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Новинарска статия10 октомври 2019

Assessing the economic cost of invasive alien species

A recent JRC report presents a novel approach for assessing the impact of invasive alien species on ecosystem services: Classification of Invasive Alien Taxa Impacts on Ecosystem Services (CATIES).

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Asian hornet, an invasive alien species of Union concern
© Charles J Sharp, Sharp Photography

A recent JRC report presents a novel approach for assessing the impact of invasive alien species on ecosystem services: Classification of Invasive Alien Taxa Impacts on Ecosystem Services (CATIES).

As a case study, it shows how the approach can be applied to evaluate the impact of the Asian hornet (Vespa velutina nigrithorax) on pollination.

The cost estimates for some areas are in the millions.

Alien species in Europe

About 14,000 alien species have been recorded in Europe, several of which are invasive alien species (IAS). Sixty-six IAS are on the EU's priority list of species that pose a significant threat to EU biodiversity and ecosystem services, in the frame of the EU's IAS Regulation (EU Regulation 1143/2014).

IAS can also cause significant ecological and socio-economic damages.

Classification of Invasive Alien Taxa Impacts on Ecosystem Services (CATIES)

The JRC's new approach to Classification of Invasive Alien Taxa Impacts on Ecosystem Services (CATIES) can help implement the IAS Regulation by estimating the costs of IAS, thereby showing the benefits of nature conservation and helping to justify the costs of intervention measures.

CATIES builds on the Common International Classification of Ecosystem Services (CICES), linking the impact of IAS on ecosystem functions to the loss of ecosystem services, and estimating the economic costs involved.

The JRC report applies the CATIES approach to evaluate the impact of the Asian hornet on the pollination of fruit in the EU.

The impact of the Asian hornet on pollination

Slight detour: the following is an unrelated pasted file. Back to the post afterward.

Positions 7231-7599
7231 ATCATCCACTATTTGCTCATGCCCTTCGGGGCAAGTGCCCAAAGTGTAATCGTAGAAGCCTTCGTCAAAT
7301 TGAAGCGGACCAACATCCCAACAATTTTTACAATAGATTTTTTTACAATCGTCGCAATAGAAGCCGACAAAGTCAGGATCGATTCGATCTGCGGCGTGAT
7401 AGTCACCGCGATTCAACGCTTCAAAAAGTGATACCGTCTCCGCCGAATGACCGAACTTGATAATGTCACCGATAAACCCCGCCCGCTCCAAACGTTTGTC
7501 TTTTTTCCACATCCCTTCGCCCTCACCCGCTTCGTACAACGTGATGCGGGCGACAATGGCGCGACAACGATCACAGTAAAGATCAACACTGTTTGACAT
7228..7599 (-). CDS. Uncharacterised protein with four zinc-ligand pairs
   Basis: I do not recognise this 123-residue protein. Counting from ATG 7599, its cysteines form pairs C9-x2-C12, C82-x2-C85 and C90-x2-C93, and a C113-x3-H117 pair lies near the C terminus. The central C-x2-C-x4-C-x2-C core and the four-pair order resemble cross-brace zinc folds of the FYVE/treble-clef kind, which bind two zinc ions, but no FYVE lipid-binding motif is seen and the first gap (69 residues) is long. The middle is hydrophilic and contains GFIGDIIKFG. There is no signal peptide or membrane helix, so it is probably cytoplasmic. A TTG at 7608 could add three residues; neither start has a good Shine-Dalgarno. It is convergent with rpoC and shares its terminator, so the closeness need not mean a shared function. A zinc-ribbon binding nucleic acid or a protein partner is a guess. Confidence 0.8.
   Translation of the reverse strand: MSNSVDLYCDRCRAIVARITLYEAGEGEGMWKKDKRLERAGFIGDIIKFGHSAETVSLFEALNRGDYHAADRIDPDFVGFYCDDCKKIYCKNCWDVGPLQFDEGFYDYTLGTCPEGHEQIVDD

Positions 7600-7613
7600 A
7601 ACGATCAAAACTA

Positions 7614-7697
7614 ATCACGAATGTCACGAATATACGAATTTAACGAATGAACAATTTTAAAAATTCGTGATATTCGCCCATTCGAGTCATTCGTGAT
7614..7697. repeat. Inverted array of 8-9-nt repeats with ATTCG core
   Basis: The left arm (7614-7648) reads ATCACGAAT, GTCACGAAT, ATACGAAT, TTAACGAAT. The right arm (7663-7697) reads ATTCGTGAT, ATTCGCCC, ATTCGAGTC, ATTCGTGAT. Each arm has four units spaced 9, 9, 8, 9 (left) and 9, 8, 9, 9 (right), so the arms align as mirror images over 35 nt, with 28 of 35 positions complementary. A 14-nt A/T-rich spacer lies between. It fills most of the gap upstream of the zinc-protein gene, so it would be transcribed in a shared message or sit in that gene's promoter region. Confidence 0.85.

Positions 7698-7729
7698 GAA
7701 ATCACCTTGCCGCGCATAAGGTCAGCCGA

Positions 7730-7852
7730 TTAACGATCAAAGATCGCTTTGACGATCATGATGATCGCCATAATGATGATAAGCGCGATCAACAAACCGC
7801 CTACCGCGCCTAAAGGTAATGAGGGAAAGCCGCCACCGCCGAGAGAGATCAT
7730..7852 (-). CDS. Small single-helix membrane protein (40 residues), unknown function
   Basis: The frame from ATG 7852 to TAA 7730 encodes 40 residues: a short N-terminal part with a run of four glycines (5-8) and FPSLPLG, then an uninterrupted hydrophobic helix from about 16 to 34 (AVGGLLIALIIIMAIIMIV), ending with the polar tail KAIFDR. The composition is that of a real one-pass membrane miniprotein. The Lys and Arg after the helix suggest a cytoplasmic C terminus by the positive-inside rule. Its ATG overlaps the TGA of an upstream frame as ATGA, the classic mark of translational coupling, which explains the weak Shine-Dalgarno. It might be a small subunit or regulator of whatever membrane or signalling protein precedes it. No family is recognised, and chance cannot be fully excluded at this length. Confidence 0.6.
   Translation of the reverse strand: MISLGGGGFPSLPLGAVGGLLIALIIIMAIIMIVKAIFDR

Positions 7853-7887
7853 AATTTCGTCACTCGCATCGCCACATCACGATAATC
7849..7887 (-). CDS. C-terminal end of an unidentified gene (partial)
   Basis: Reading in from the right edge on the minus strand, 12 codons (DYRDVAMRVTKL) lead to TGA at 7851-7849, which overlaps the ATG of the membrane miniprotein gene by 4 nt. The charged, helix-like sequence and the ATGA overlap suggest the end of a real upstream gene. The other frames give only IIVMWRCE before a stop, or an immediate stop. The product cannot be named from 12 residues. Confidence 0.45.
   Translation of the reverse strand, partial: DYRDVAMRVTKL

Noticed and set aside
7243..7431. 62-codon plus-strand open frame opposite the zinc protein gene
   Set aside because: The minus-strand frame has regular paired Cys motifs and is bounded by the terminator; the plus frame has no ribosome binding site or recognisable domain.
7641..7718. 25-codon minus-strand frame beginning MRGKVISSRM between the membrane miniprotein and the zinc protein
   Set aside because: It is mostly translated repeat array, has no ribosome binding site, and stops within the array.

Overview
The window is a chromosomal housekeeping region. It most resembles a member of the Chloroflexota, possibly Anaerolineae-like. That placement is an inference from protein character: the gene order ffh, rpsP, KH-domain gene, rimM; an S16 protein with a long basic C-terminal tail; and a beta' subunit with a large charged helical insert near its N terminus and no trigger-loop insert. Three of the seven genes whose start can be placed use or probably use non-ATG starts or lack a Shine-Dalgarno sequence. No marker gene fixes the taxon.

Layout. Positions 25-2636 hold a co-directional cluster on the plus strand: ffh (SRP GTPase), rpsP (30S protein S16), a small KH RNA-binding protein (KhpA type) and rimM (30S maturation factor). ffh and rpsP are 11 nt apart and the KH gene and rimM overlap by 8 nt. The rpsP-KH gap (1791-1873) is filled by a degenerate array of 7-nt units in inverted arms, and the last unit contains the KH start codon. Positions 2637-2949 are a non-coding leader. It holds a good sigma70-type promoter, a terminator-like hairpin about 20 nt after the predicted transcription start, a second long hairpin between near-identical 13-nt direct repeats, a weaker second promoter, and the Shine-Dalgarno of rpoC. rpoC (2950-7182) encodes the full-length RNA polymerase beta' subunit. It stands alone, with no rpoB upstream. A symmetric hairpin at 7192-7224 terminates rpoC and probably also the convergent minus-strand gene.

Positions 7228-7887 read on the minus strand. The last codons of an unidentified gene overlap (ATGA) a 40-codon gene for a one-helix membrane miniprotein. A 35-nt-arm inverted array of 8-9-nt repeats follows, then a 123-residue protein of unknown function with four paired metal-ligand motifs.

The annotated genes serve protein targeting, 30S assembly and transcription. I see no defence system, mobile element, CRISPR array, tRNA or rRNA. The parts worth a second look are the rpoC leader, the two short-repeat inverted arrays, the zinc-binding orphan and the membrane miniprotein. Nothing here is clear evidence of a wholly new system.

The Asian hornet (Vespa velutina nigrithorax, also known as the yellow-legged hornet) is indigenous to Asia, and was accidentally introduced into Southern France in 2004. Since then, it has spread to much of Western Europe, including regions of Spain, Portugal, Belgium, Germany and Italy, and more recently to the United Kingdom.

A voracious predator of pollinating insects, the Asian hornet is listed among the 66 IAS of Union concern due to the serious pressures it places on European honeybee populations, which are already under considerable stress in relation to other pest and diseases (e.g. colony collapse disorder) or pressures related to human activities.

It is estimated that the Asian hornet could be responsible for the loss of up to 65% of bee colonies in infested areas.

Using the best available data from Member States and the European Alien Species Information Network (EASIN), the JRC report overlays maps of the species' range over the distribution of fruit (apples, pears and peaches) pollination in the EU, and calculates the economic loss incurred due to reduced fruit production as a result of predation of pollinating insects.

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The area where the Asian hornet range overlaps with (and is likely to impact) the production of naturally pollinated apples, pears, and peaches

The study finds that incomes in the agriculture, household and the retail sectors in 21 Nomenclature of Territorial Units for Statistics (NUTS) zones of Spain, France, Italy and Portugal are the most affected by the Asian hornet's negative effect on pollination.

In Galicia in Spain (NUTS ES11), the annual cost of lost production was estimated at over EUR 4.5 million, while in the Entre Douro e Minho and Trás-os-Montes regions of Portugal (PT11) the loss came to over EUR 2.5 million.

Economic damages for France, which was found to be most impacted by the species, could not be estimated due to lack of data on crop production for any of the mapped zones.

Application of CATIES for policymaking

The CATIES approach provides a quantitative biophysical and economic assessment of the impact of invasive alien species on ecosystem services.

By putting an economic value on the damages caused by IAS, CATIES provides much needed data for assessing the implementation of the EU's IAS regulation (Regulation (EU) No 1143/2014), thereby helping to bridge the current gaps between ecological research and policymaking.

It also provides a common language to share information between different stakeholders and increase public awareness about the importance of nature protection and preservation.

As the old saying goes: money talks.

Further information

Related Content

Invasive Alien Species impact on Ecosystem Services: Asian hornet (Vespa velutina nigrithorax) case study

European Alien Species Information Network (EASIN)

Regulation (EU) No 1143/2014 of the European Parliament and of the Council of 22 October 2014 on the prevention and management of the introduction and spread of invasive alien species

List of Invasive Alien Species of Union concern

EU Biodiversity Strategy

Mapping and Assessment on Ecosystems and their Services (MAES)

Mapping Europe's invasive alien species

New application for tracking invasive alien species with your smartphone

Данни

Дата на публикуване
10 октомври 2019